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1-min read

Third Victim Succumbs to Mosquito Borne EEE in Connecticut

According to Connecticut health officials, an East Haddam resident died of EEE in late September. That victim was reportedly between 60 and 69 years-old and had only become infected a week earlier.

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Updated:October 5, 2019, 10:03 AM IST
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Third Victim Succumbs to Mosquito Borne EEE in Connecticut
Representative image. (Image: Reuters)

After being infected by the mosquito-borne virus Eastern Equine Encephalitis (EEE) spreading through the Northeast, a third Connecticut resident has died and another is fighting for their life.

CBS New York reported that according to Connecticut health officials, an East Haddam resident died of EEE in late September. That victim was reportedly between 60 and 69 years-old and had only become infected a week earlier.

Eastern Equine Encephalitis is rare and serious illness transmitted to humans by a mosquito bite and had already killed at least nine people in the U.S. in 2019.

The Centre for Disease Control and Prevention (CDC) adds that on an average, just seven people contract EEE in the U.S. each year. More than two dozen have been infected in 2019, including multiple cases in New Jersey and Connecticut.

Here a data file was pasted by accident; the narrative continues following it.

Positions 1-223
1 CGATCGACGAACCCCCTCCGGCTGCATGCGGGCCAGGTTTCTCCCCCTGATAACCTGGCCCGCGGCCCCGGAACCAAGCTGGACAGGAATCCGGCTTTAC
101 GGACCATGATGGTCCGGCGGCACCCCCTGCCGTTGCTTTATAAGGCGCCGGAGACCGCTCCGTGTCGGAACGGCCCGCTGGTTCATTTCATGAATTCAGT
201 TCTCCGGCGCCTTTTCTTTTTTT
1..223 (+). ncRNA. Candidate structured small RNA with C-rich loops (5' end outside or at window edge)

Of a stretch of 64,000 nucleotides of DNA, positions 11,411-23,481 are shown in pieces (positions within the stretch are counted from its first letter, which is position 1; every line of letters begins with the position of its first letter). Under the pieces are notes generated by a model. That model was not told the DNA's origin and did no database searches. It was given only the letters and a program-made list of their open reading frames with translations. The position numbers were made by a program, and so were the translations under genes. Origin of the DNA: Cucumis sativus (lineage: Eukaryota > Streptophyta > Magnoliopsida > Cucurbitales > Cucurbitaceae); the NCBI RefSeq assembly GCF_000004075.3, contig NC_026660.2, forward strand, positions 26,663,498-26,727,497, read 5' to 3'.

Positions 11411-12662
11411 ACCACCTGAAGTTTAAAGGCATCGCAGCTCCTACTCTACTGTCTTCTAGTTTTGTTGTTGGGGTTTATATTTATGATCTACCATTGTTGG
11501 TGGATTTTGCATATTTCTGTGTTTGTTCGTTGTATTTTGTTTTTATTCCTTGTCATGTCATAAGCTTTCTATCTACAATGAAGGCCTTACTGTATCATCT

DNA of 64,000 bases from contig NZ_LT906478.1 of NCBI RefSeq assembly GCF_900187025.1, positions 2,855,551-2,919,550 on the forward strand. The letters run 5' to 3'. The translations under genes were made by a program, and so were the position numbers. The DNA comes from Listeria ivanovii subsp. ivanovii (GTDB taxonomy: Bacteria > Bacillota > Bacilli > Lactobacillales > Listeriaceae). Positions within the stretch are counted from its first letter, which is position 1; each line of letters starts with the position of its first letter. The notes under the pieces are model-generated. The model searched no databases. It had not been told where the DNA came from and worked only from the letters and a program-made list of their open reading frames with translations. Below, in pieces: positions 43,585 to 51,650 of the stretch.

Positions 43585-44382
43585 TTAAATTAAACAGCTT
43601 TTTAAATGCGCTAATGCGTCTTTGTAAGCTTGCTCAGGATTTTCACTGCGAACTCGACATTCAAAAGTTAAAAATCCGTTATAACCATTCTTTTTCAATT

“Sadly, this has been an unprecedented year for EEE activity in Connecticut,” said Dr. Matthew Cartter of the state’s Department of Public Health.

“Before this year we have had only one human case of EEE in Connecticut, and that was in 2013.”

The other patient still fighting EEE is said to be a Colchester resident between 40 and 49 years-old. That patient was reportedly infected in late August and is still hospitalized.

The CDC says that a third of patients infected with EEE die from the brain-infecting virus and there is no human vaccine against the virus.

“We have had four human cases of EEE, three of which were fatal. All four were most likely exposed to infected mosquitoes sometime between August 11, 2019 and September 8, 2019, which was the peak period of mosquito activity in Connecticut” Dr. Cartter explained.

EEE is rare and serious illness transmitted to humans by a mosquito bite and had already killed at least nine people in the States in 2019.

The CDC adds, on average, just seven people contract EEE in the U.S. each year. More than two dozen have been infected in 2019. The brain-infecting virus has recently been detected in multiple areas of New York as well.

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